“Monsters I Have Been” by Kenji C. Liu (Alice James Books).
Using an invented poetry method called frankenpo (frankenstein poetry), Kenji Liu takes existing texts and remixes them, creating multi-faceted poems that investigate the relationship between toxic masculinity and forms of violence plaguing our modern society.
In “Monsters I Have Been,” Liu also explores the male-male erotic and marginalized masculinities that are urgently needed as a counterweight to today’s dominant hypermasculinity. By challenging perceived gender norms with his playful, yet poignant, new form, the reader is directed toward a wider, more inclusive definition ofwhat it means to be a “man.”
frankenpo [frang-kuh n-poh]
noun 1. an invented poetic form
verb 2. to create a new poetic text by collecting, disaggregating, randomizing, rearranging, recombining, erasing, and reanimating one or more chosen bodies of text, for the purpose of divining or revealing new meanings often at odds with the original texts.
Liu is author of “Map of an Onion,” national winner of the 2015 Hillary Gravendyk Poetry Prize. His poetry is in American Poetry Review, Action Yes!, Apogee, Barrow Street, The Feminist Wire,The Progressive, The Rumpus, The Volta, Split This Rock’s poem of the week series, several anthologies, and two chapbooks, “Craters: A Field Guide” (2017) and “You Left Without Your Shoes” (2009). A Kundiman fellow and an alumnus of VONA/Voices, the Djerassi Resident Artist Program, and the Community of Writers, he lives in Los Angeles.
Liu will appear with Heidi Andrea Restrepo (“The Inheritance of Haunting”) on Friday, April 19, at 7:30 p.m. at Skylight Books, 1818 N. Vermont Ave., Los Angeles. Info: (323) 660-1175, www.skylightbooks.com
“Kenji C. Liu’s ‘Monsters I Have Been’ writhes knotty tentacles through textual boneyards,disturbing screenplays, theoretical works, and literatures in their coffined-off sleeps. What it draws back are parts through which the poet might, as Lucille Clifton wrote, make up ‘a kind of life’ in the global slaughterhouse of heteropatriarchy andracism. Sharp, protean, dexterous, and discontent — Liu’s collection shows where the bodies have been buried, and that many won’t stay dead. No doubt, this book is alive as all hell.” — Douglas Kearney, author of “Buck Studies”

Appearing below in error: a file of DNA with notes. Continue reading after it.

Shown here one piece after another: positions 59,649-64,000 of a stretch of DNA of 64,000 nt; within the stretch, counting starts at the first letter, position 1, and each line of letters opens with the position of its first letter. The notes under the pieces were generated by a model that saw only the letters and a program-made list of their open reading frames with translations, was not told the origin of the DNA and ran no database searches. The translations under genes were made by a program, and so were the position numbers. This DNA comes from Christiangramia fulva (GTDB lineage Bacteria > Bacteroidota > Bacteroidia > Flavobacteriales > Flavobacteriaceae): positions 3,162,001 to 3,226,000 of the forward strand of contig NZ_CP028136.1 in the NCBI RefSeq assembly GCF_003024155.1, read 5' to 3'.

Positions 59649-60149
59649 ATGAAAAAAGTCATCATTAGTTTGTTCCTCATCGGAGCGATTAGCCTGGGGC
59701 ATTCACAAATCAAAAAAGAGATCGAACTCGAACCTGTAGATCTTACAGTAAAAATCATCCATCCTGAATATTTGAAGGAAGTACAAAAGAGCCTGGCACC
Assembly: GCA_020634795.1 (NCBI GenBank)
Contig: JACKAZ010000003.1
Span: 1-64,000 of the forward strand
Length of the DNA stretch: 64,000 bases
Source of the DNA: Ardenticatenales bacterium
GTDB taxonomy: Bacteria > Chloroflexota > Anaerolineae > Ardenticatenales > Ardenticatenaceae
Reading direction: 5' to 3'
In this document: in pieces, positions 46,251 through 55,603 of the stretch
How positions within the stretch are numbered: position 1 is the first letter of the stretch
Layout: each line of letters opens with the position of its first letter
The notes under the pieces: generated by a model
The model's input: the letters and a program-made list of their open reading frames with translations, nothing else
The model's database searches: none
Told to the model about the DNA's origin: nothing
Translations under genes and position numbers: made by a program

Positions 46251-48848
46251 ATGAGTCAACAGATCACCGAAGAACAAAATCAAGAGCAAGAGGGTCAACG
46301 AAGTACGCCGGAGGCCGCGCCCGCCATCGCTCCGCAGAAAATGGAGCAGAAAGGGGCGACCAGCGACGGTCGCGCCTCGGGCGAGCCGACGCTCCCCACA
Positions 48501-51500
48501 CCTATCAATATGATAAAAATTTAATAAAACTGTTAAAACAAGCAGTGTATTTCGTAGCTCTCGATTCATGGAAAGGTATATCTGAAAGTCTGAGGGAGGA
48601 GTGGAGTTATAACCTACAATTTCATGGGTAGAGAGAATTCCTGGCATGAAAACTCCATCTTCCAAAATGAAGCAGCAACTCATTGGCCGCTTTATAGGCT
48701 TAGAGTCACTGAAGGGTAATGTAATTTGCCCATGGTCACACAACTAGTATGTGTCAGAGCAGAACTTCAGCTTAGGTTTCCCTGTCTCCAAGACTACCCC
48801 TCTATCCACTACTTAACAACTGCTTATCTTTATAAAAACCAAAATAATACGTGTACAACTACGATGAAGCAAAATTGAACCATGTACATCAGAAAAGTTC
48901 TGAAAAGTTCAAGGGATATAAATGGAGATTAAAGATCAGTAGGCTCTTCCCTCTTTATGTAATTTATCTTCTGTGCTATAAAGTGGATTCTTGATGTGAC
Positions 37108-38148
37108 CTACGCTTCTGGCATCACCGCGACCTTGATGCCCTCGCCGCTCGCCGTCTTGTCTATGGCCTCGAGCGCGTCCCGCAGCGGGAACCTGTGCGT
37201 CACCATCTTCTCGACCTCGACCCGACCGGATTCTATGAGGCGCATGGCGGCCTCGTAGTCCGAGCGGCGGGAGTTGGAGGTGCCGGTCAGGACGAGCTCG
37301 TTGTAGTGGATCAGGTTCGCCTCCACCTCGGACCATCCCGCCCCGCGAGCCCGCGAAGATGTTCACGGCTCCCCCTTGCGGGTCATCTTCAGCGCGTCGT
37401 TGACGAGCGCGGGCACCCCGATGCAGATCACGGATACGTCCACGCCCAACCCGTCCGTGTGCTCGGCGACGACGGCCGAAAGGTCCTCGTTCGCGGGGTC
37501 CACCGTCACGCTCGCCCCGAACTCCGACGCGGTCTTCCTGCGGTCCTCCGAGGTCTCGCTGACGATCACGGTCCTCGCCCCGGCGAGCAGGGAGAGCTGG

“The monstrosity of the times speak to us through filmscripts, Internet writings, faux-apologies, divinations, public utterances, and savage declarations that hit from all directions ― letting us know that the patriarchal, capitalist, heteronormative inheritance of poetry no longer suffices to meet the demands of the day. Gone is the poet’s singular voice, the poetic transmission from muse or god or anguished affect. These frankenpos, as Kenji Liu calls them, arise from the thick and twitching mass of language constantly exploding between our ears―the overflow is rebellious, unapologetic, multilingual, and fierce.” ― Sawako Nakayasu
“In his book ‘Monsters I Have Been,’ Kenji Liu offers the franken-po(em) as swarm, as a reterritorialization of the border, of the montage, of the assemblage, a series of sensuous, disorienting confrontations. Gravities, sinkholes, craters, and other forms of post-slippage encounter grass, tide, fish and other types of undulations. The symphonic, multilingual, multi-signage aspect of ‘Monsters I Have Been’ allows for the question of what are you to be asked again and again, through different veils and performances of blur, innocence, and aggression. Read this spectacular, sexy book because it is a sublime, dusky love letter to our resurrections and our de/formations, ‘Deep earlight, you could be fuel for gender thievery.’” ― Sun Yung Shin, author of “Unbearable Splendor”